If you have ever used Linux, Mac, or another *nix operating system, you've probably heard of Wine. No, not the beverage - it's software that allows Windows programs to run on platforms that aren't Windows. Wine is one of my favorite open-source projects, under development since 1993 and having a massive community of developers and testers. Wine also maintains a database of compatible programs, which should give you an idea of the impressive compatibility.
CrossOver is essentially a commercial version of Wine, offering technical support and easier configuration of programs. Almost three years after development started on CrossOver for Android, CodeWeavers (the company responsible for CrossOver) is finally sharing a working preview on Google Play. Read More
There's another Nexus 6P sale at retailers like B&H and Newegg, and as usual, Google is catching up with a sale on the Google Store. The 6P is $100 off, but there are some other goodies too. You can get deals on Chromecasts, the Huawei Watch, and more. Read More
Chromebooks started as just a portal to web apps, but more powerful extensions eventually made them a little more robust. Now, the Play Store is rolling out on Chromebooks to add a ton of new functionality. But... what about Windows apps? A company called CodeWeavers is tantalizingly close to making that happen thanks to the new Android support. So, we're talking about Windows on both Android and Chrome. As you can see from the image above, they are very, very excited about the prospect. Read More
What's this? These aren't Android devices, true, but Chromebooks will very soon run Android apps. Thus, you might want to know there are two new Chromebooks on sale in the Google Store today. Customers in the US and Canada can pick up the Acer Chromebook 14 or 2016 refresh of the Chromebook 11 right now. Read More
The day has come. Okay, not quite. But you've waited a long time for Android apps to come to Chrome OS. You've left comments. You've replied to comments. You even left more comments. Now your work is being rewarded. As we've all recently heard, Google plans to bring the Play Store to Chromebooks. At Google I/O today, the company has made things official. Read More
Google has detailed a new capability you can look forward to in Android N, but it's not entirely new. If you've used a Chromebook for any length of time, you've seen so-called seamless updates before. Now Android too will be able to install OTA updates in the background, and you'll be done the next time you reboot. Read More
The Wall Street Journal dropped a bombshell last week when it reported that Google planned to merge Chrome OS with Android and phase out the Chrome OS we've come to know and love. Googlers (including Android/Chrome head Hiroshi Lockheimer) reiterated the company's commitment to Chrome OS. Now, Google has made a post on the Chrome blog to set the record straight once and for all—Chrome OS isn't going anywhere. Read More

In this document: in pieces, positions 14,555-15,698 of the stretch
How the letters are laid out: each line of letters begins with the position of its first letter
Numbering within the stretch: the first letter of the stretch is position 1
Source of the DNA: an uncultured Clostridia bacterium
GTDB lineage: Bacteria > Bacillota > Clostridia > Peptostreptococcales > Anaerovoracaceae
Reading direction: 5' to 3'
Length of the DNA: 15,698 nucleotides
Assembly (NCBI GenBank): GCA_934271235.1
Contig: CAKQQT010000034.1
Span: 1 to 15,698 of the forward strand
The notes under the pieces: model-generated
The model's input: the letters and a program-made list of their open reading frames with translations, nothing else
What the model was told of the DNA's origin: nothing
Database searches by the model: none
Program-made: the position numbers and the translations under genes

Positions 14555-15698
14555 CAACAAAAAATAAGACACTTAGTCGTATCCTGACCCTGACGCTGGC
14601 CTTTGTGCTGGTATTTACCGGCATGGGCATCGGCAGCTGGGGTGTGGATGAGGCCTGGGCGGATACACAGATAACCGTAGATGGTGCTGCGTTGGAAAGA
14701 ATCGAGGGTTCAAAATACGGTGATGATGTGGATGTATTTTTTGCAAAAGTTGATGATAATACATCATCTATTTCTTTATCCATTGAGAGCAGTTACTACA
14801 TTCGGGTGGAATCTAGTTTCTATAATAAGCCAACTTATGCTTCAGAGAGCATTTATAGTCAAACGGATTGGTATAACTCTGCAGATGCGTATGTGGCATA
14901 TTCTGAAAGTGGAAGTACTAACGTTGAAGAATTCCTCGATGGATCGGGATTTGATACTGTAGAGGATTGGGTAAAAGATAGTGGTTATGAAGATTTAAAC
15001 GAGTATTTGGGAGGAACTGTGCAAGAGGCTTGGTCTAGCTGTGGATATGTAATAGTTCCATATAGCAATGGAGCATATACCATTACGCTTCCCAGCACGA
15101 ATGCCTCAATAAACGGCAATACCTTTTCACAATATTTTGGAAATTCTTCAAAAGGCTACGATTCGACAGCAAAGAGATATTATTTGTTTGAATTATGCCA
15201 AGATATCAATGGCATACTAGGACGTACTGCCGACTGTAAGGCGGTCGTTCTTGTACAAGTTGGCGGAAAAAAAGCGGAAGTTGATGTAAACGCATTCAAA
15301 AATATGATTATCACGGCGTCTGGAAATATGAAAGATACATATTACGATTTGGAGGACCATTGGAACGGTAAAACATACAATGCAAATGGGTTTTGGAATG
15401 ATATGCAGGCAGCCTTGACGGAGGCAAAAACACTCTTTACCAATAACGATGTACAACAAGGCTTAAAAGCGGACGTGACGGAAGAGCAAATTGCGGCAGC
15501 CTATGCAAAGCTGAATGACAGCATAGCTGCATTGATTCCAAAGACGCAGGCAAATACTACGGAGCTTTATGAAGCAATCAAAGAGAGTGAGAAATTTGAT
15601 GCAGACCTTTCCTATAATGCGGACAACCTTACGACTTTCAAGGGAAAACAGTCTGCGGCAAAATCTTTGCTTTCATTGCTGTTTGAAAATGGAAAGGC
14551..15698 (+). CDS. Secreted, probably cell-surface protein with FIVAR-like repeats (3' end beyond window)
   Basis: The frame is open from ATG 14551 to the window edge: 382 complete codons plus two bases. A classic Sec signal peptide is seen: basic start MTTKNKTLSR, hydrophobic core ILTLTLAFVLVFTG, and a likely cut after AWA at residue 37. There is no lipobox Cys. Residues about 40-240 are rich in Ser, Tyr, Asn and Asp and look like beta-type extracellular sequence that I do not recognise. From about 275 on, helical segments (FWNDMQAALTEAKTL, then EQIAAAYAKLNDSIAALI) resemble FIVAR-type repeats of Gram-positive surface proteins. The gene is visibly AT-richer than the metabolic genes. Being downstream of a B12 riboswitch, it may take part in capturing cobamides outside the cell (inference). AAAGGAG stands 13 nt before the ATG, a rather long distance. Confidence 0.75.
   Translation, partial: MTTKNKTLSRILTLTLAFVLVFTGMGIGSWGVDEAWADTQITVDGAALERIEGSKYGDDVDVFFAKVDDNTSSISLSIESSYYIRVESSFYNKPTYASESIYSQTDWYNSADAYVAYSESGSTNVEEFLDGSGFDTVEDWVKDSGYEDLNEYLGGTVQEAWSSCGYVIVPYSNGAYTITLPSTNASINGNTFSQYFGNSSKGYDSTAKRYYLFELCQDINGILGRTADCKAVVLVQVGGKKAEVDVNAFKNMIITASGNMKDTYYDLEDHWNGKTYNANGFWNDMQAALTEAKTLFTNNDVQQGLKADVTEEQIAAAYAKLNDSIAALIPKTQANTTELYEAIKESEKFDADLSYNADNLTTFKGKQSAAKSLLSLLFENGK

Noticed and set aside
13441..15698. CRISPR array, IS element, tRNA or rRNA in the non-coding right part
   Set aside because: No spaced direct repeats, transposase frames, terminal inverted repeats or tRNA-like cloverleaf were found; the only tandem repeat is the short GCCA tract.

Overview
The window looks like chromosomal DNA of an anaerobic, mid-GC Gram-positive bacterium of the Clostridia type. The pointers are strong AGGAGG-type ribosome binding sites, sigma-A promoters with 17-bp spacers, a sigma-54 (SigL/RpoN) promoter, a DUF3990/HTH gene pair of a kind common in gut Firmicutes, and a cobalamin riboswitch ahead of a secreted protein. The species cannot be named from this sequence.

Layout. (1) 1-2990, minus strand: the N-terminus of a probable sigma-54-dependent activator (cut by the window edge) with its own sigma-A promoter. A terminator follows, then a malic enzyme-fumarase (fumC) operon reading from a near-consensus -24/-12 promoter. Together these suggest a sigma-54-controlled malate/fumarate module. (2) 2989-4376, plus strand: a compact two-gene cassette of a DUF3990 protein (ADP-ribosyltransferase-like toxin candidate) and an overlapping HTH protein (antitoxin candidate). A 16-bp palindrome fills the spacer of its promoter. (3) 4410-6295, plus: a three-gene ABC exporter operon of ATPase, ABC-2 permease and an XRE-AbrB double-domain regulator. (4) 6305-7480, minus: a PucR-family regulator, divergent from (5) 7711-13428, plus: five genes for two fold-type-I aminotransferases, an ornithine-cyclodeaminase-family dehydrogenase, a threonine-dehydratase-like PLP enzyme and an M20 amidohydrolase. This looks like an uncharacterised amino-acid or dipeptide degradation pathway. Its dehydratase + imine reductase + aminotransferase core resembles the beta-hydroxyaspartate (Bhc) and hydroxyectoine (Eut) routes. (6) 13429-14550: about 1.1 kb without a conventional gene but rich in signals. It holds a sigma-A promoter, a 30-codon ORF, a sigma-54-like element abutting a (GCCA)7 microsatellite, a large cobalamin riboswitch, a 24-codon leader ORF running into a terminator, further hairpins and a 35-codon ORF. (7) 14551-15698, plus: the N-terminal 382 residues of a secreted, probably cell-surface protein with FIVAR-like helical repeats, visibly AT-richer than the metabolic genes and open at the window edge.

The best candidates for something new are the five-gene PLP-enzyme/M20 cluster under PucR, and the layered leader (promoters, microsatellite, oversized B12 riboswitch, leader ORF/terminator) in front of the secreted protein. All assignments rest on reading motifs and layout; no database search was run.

Google has been slowly rolling out Android apps for Chrome OS on a case-by-case basis, with new additions coming in a handful at a time. According to OMG! Chrome!, the company is opening the process up to all Android developers.
Porting relies on a native client extension known as the App Runtime for Chrome (ARC for short). It runs Android software at a speed that's close to native inside of a sandboxed Dalvik virtual window. The runtime is still in beta, and Google refers to the experience as a Developer Preview.
Developers also need to grab the ARC Welder app from the Chrome Web Store in order to test their work. Read More
The Smart Lock feature that has been slowly cooking in the Chrome OS dev and beta channels has made its way into the latest stable release, version 40. Now anyone with a phone running Android 5.0 or later (sorry, no tablets) can automatically unlock their Chromebook just by keeping the two devices within 100 feet of each other.
You can find the option tucked away under advanced settings. In this shot I've scrolled the area to the top and have already turned things on.
Smart Lock is still in beta, but so far it works-ish. I find the feature to be amusing in practice. Read More
Google Play for Education, unveiled during Google I/O, is a program to get Nexus tablets into the hands of students and provide a curated app store offering content to fill those tablets with. Google released a video today aimed at the developers who may someday produce the apps that will eventually populate their store. It's also an interesting watch for educators curious about what technology may soon enter their classrooms and parents tired of their children learning on iPads (assuming their classrooms have tablets at all).
The video demos the app store in action, which should look familiar to anyone visiting this site. Read More